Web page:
I told him about my Enumclaw PR of 23′ so after Matt and I hung around 18′ to warm up we went to 20. My bag hit the bar at least 14 times and at one point, even sat up there before coming back down on the front side. About a 1/2 hour later, one thing Jason was talking to Matt about caught my ear. He talked about the 3-tine forks and their advantages. I suddenly remembered that my PR was on Big Daddy’s 3-tine fork. Huh. I walked over ,grabbed Matt’s fork and my bag, stepped out a bit and it sailed far over the 20′ bar. And that brings us to the “Jules just got a new fork and her hubby needs another one” part of the post. I guess while I was throwing, Jason asked Matt if he had named the fork. When he said he hadn’t, Jason says, ‘Well, it has a name now. It’s called “Hers.” ‘ Heeeheee.

True story.

Now, I will be the first to admit that there are many people out there who are able to practice multiple things and incorporate them all at once. Sure. They’re called Olympians and I’m not one of them. Nor are the people I work with. I don’t do well working with people who want fast results. This isn’t PF and this isn’t a 12 week program. Mastery takes years, talent, commitment, resources, and a whole lotta luck. If you want immediate results take up something else like Ironing or Vacuuming where you get the perfect crease or the perfect vacuum lines right away. Sport? Not so much.

It’s not just practice. It’s knowing WHAT to practice. What will get the biggest bang for your buck right NOW until you learn more? If you don’t know the answer to that question, find someone who does. Pay them well and be a good and patient student. Enjoy the ride. Cuz when they help get you there, you’ll all be better off for it.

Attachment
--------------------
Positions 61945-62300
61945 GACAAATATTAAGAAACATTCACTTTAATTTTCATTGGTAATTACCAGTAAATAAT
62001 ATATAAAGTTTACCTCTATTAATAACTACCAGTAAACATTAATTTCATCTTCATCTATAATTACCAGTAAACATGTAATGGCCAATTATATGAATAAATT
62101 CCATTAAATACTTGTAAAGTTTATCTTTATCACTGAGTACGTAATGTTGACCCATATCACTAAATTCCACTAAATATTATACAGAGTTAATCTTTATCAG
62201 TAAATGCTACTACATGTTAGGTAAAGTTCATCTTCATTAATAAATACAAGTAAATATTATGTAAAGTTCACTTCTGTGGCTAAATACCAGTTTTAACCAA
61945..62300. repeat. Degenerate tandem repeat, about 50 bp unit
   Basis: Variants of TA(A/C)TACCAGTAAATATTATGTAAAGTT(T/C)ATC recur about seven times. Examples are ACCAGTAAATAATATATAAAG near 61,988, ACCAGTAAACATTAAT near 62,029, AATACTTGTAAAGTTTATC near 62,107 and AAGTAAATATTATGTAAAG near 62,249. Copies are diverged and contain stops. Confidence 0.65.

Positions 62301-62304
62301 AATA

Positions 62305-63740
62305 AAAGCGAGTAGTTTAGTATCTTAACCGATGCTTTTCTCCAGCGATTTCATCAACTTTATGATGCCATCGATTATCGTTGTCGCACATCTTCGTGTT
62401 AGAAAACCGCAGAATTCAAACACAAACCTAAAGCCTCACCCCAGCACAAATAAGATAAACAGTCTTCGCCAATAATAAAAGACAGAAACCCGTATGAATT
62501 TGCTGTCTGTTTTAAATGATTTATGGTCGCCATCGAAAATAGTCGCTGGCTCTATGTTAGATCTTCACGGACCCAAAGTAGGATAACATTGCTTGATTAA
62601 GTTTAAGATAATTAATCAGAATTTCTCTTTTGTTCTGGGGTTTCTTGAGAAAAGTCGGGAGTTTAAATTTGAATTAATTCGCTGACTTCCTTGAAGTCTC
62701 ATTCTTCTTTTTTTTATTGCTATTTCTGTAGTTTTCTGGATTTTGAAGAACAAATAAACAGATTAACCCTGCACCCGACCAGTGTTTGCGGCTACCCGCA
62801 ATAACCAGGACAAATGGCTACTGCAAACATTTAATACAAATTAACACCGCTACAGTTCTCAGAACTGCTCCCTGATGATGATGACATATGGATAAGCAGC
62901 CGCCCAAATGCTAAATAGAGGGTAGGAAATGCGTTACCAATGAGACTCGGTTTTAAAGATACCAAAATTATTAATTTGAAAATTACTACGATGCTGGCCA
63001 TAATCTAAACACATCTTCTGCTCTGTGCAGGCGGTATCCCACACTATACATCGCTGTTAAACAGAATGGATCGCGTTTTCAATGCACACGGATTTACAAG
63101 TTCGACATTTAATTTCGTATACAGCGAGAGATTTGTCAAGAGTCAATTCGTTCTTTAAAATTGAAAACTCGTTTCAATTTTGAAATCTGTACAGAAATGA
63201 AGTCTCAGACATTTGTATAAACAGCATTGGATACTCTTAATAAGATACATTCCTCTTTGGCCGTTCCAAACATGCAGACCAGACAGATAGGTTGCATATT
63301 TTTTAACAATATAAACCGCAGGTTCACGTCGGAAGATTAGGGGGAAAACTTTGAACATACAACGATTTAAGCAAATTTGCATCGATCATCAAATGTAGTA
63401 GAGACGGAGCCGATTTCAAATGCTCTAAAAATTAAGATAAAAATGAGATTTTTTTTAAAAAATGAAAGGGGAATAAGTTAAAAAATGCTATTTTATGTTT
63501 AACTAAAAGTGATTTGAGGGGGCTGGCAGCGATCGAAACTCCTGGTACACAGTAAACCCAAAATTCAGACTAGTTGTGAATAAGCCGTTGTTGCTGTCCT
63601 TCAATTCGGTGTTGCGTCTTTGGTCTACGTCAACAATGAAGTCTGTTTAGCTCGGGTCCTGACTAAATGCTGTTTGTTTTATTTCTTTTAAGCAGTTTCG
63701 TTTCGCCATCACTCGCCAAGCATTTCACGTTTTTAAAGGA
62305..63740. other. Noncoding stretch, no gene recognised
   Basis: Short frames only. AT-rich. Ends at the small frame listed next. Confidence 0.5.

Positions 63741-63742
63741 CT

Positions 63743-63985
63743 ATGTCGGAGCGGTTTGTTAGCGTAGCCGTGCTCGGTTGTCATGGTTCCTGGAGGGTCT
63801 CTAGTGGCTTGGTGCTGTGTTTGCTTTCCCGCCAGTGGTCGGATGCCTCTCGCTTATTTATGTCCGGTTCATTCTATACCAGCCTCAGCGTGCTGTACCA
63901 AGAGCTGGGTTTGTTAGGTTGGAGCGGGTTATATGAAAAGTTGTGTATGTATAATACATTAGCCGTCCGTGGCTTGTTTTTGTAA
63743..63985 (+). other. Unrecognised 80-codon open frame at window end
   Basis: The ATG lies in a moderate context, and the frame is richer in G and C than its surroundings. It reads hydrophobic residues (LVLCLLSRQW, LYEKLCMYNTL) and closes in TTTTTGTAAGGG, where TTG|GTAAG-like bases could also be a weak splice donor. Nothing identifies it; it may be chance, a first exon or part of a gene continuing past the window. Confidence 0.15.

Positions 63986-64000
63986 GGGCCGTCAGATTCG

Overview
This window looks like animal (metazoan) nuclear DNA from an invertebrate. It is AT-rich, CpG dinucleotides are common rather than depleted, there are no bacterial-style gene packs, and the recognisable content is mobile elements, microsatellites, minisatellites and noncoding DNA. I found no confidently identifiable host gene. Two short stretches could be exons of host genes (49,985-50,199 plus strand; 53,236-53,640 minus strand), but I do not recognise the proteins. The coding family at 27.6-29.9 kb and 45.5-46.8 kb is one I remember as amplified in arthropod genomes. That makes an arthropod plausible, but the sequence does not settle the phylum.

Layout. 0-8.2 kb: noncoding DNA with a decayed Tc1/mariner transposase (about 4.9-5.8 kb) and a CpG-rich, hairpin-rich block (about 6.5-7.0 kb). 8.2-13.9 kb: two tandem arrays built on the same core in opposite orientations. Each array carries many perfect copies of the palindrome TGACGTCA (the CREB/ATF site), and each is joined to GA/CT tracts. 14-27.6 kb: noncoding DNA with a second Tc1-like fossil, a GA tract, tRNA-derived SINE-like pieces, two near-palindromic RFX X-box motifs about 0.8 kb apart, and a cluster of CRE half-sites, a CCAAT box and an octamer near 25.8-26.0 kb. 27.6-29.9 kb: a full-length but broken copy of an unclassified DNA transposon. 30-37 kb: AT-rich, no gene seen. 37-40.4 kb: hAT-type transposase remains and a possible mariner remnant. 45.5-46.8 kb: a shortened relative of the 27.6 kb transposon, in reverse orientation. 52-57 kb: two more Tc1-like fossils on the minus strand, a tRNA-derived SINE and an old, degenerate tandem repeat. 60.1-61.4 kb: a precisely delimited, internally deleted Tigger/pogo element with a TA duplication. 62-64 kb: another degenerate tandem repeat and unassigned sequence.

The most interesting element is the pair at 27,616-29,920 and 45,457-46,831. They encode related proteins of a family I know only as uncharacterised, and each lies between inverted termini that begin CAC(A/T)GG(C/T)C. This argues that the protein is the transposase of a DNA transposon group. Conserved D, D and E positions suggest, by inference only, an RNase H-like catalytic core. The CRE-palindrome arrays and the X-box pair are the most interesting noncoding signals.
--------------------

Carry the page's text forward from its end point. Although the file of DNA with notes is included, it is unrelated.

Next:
I won’t be a Rock Star. I will be a legend.

Freddie Mercury

About tosabarbell

For training opportunities at tosabarbell, call or text Juli at 320-296-9313. e-mail to At tosabarbell, I build relationships cultivated in a strength and learning environment. There is no 12 week magic pill program to strength but rather a lifetime commitment to be the very best and most useful human you can be. tosabarbell is a private, home grown gym with three lifting platforms; squat rack; prowlers; throwing implements; bars, bumpers and everything else needed for an effective strength and conditioning program. Straightforward barbell programming including the Olympic lifts; sound (read: not fancy bullshit) diet advance for weight gain or loss; and strong coaching will ensure you will meet your goals such as becoming stronger, more explosive, and better conditioned. I have been coaching teams and athletes for over 30 years. I grew up participating in various sports at various levels but was always drawn to those that require strength training. I have multiple local, national, and world records in the sports of Weightlifting and Highland Games Heavy Events as well as a combined total of 5 World Championships. My 5 years of training and coaching under Mark Rippetoe provided a wide range of influence from some of the top strength & conditioning and throwing coaches in the country. I will strongly encourage tosabarbell athletes to compete (and prepare you to do so.) However, tosabarbell is also for those who wish to be stronger and go through life feeling better. Matt WanAt is a retired Professional Strongman who competed frequently with Strongman Champions League in Europe. He played a year of D1 football with Iowa before concentrating on his Chemical Engineering degree in Iowa City. He is a native of Wauwatosa and still remains a staunch supporter of Tosa East. This blog will be a mixture of strength notes, coaching and nutrition tips, personal shit; bacon delicacies, and a whole lot of fun.